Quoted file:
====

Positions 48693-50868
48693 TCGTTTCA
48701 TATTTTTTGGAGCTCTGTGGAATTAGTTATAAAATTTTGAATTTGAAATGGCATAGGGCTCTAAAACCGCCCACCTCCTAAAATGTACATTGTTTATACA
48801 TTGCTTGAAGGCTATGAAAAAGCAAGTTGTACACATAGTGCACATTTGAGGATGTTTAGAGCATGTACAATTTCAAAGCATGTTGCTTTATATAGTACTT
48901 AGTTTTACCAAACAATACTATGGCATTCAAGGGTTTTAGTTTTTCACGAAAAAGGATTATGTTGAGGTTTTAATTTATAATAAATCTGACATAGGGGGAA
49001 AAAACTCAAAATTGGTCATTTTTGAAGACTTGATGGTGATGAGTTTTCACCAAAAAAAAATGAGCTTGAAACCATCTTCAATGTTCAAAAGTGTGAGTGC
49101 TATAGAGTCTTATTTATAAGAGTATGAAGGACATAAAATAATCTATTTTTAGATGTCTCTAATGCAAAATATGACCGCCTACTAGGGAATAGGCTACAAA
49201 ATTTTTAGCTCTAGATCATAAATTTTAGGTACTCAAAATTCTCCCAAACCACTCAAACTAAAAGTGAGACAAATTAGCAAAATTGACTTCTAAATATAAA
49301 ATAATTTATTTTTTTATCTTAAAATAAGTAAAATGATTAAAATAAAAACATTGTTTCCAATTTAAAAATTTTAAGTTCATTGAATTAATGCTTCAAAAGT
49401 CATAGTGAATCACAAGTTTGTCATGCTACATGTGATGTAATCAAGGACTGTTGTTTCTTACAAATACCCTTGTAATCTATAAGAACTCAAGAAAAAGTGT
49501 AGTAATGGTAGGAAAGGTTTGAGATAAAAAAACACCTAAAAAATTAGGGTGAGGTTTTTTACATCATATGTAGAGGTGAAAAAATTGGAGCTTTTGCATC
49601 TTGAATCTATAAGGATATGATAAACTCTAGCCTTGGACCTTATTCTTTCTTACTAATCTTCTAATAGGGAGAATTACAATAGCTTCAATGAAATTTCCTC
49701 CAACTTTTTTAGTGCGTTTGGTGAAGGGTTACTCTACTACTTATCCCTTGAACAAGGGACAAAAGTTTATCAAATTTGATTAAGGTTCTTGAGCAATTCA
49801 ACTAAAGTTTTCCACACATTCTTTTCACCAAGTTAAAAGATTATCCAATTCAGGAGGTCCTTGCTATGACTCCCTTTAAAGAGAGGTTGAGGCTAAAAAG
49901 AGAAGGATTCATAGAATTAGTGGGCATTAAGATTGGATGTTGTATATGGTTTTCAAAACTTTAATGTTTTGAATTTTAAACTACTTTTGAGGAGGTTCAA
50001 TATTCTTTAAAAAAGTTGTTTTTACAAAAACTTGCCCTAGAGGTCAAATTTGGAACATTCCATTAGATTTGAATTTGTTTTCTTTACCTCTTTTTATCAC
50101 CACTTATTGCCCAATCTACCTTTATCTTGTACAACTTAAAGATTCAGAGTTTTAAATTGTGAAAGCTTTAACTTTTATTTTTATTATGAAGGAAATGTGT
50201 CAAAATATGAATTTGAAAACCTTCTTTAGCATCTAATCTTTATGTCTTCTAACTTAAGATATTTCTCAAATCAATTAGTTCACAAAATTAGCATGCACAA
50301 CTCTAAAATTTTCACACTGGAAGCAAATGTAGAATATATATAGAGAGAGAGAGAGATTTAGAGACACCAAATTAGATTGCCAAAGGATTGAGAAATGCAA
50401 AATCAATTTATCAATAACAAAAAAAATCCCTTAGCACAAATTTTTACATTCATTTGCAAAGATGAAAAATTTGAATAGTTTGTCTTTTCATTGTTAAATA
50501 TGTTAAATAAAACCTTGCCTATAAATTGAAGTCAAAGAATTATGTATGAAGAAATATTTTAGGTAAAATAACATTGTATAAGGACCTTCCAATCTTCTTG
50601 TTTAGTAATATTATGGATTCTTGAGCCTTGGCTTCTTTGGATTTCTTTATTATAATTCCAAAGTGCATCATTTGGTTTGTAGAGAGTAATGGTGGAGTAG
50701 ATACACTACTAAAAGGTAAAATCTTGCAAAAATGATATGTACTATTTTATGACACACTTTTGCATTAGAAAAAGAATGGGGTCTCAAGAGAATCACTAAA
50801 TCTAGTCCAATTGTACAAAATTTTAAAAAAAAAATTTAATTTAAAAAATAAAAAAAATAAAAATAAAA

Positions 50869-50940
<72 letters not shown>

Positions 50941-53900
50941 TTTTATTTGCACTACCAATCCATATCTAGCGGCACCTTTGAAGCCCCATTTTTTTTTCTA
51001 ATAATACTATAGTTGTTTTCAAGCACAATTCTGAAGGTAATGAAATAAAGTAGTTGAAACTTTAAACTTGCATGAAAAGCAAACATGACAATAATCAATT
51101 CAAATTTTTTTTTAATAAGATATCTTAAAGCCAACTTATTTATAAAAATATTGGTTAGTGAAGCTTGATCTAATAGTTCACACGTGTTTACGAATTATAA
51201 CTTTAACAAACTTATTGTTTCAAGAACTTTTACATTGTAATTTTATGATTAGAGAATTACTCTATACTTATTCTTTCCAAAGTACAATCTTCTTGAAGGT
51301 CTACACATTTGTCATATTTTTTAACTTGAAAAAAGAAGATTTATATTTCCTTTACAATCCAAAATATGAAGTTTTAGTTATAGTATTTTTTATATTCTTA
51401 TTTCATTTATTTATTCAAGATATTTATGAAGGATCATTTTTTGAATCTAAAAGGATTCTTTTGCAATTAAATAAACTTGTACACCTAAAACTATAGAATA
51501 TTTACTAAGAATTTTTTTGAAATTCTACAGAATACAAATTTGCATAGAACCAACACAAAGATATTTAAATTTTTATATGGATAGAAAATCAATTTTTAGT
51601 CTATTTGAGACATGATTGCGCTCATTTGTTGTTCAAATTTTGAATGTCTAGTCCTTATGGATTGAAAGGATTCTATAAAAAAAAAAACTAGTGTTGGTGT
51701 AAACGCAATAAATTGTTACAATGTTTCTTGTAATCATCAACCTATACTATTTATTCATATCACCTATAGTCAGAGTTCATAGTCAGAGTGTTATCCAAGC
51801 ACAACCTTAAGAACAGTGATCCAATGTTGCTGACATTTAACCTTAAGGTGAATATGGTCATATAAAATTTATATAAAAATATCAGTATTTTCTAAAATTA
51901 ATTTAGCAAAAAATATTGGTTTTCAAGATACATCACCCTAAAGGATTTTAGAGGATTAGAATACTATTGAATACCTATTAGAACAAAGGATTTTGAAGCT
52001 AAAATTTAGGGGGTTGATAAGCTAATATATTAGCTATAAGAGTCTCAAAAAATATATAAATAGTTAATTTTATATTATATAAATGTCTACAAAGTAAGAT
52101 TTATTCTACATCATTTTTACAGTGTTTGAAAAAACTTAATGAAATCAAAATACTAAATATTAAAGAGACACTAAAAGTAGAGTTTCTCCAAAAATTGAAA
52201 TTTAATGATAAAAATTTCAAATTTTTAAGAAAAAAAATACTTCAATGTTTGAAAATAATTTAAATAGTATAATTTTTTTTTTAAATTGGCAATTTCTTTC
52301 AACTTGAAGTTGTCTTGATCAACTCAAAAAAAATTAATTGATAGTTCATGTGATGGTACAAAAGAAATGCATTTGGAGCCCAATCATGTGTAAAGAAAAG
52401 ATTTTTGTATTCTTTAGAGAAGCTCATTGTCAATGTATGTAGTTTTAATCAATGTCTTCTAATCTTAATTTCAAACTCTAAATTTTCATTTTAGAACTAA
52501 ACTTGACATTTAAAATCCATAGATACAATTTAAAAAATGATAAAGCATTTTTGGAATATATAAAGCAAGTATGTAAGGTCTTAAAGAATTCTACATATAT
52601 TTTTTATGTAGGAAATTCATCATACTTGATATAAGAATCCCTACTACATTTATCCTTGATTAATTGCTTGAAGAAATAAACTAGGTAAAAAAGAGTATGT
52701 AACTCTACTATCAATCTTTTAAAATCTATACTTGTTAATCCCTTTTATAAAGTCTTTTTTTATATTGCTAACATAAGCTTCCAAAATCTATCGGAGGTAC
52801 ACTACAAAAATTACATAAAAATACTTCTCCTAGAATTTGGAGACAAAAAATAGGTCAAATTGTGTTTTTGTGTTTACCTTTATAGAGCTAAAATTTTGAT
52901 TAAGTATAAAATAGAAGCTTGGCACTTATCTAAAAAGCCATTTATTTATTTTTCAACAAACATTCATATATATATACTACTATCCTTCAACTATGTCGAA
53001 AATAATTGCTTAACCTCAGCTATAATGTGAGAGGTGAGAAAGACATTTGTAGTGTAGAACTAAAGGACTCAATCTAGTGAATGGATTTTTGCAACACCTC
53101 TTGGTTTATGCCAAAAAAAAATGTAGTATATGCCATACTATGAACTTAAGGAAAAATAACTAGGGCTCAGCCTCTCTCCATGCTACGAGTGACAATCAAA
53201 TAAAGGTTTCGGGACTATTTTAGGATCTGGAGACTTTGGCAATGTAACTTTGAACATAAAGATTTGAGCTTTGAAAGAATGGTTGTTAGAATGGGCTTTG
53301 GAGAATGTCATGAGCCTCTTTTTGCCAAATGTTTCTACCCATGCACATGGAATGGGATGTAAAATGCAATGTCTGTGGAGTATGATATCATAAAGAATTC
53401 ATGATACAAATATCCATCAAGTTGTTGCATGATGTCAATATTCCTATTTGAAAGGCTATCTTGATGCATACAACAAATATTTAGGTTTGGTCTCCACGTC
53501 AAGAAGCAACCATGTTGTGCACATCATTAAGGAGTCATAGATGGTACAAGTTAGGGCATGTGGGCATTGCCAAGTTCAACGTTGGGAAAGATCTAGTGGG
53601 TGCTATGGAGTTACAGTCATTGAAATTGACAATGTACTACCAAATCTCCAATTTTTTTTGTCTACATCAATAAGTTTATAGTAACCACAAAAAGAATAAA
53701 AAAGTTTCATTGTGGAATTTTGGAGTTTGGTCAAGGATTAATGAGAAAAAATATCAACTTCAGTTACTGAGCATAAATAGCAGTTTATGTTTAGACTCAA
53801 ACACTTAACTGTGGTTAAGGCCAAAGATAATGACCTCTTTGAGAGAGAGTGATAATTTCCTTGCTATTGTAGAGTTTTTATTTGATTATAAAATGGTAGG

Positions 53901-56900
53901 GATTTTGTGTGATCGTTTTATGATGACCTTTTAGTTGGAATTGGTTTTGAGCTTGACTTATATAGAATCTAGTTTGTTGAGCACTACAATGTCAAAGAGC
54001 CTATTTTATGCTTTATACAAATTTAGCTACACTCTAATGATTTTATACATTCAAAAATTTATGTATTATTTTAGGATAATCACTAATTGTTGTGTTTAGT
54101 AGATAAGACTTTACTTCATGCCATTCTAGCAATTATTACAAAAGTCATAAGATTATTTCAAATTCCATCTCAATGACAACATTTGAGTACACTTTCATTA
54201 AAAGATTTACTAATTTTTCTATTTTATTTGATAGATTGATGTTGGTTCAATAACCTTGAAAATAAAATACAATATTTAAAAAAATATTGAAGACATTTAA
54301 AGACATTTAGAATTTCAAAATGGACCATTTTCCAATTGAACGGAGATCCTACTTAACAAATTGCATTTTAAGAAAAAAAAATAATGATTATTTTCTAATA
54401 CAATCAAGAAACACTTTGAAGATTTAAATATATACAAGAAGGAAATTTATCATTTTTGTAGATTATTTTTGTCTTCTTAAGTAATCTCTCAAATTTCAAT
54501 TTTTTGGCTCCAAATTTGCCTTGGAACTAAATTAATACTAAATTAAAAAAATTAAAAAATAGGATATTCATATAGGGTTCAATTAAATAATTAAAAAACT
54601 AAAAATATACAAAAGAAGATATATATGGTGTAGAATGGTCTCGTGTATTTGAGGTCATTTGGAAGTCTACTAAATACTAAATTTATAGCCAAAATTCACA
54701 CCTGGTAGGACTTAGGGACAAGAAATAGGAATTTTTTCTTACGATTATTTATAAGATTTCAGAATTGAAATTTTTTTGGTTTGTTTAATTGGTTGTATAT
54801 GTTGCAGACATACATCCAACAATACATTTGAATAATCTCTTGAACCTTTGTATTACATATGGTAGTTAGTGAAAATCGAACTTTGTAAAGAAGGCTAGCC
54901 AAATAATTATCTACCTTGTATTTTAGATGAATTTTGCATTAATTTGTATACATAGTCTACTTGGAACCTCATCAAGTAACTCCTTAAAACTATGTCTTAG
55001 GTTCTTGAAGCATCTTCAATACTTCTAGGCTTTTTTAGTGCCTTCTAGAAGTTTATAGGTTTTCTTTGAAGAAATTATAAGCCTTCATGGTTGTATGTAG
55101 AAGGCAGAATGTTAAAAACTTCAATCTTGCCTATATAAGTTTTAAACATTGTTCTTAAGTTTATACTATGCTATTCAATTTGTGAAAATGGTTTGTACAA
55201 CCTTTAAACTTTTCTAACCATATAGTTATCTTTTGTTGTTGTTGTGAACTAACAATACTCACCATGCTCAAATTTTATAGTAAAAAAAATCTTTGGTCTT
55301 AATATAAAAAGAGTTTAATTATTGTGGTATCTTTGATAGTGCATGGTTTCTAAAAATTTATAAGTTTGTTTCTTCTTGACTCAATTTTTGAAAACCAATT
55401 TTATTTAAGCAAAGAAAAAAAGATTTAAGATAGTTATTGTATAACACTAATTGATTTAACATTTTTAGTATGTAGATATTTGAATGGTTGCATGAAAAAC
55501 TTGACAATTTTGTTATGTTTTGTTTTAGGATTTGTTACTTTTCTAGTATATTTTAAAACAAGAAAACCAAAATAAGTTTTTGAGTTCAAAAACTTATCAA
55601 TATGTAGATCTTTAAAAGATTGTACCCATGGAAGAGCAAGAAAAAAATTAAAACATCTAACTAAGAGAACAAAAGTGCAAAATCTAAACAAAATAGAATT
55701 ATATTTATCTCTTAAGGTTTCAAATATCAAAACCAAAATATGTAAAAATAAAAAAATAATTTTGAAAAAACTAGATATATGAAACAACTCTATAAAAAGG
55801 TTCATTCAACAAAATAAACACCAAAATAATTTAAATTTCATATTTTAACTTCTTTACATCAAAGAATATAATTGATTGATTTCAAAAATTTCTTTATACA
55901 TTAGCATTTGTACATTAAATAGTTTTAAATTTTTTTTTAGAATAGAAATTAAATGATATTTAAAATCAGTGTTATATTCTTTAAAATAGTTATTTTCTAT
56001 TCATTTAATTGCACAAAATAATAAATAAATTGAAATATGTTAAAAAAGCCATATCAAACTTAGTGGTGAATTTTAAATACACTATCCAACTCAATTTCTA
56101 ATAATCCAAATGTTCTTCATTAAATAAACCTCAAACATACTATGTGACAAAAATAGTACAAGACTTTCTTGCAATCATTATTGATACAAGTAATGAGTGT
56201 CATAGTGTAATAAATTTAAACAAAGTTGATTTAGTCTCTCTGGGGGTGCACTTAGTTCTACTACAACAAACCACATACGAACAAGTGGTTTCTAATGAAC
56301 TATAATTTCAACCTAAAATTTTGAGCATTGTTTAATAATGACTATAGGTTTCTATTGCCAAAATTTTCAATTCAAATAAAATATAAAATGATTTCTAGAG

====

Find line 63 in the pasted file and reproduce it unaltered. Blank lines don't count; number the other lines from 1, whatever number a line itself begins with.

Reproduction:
54301 AGACATTTAGAATTTCAAAATGGACCATTTTCCAATTGAACGGAGATCCTACTTAACAAATTGCATTTTAAGAAAAAAAAATAATGATTATTTTCTAATA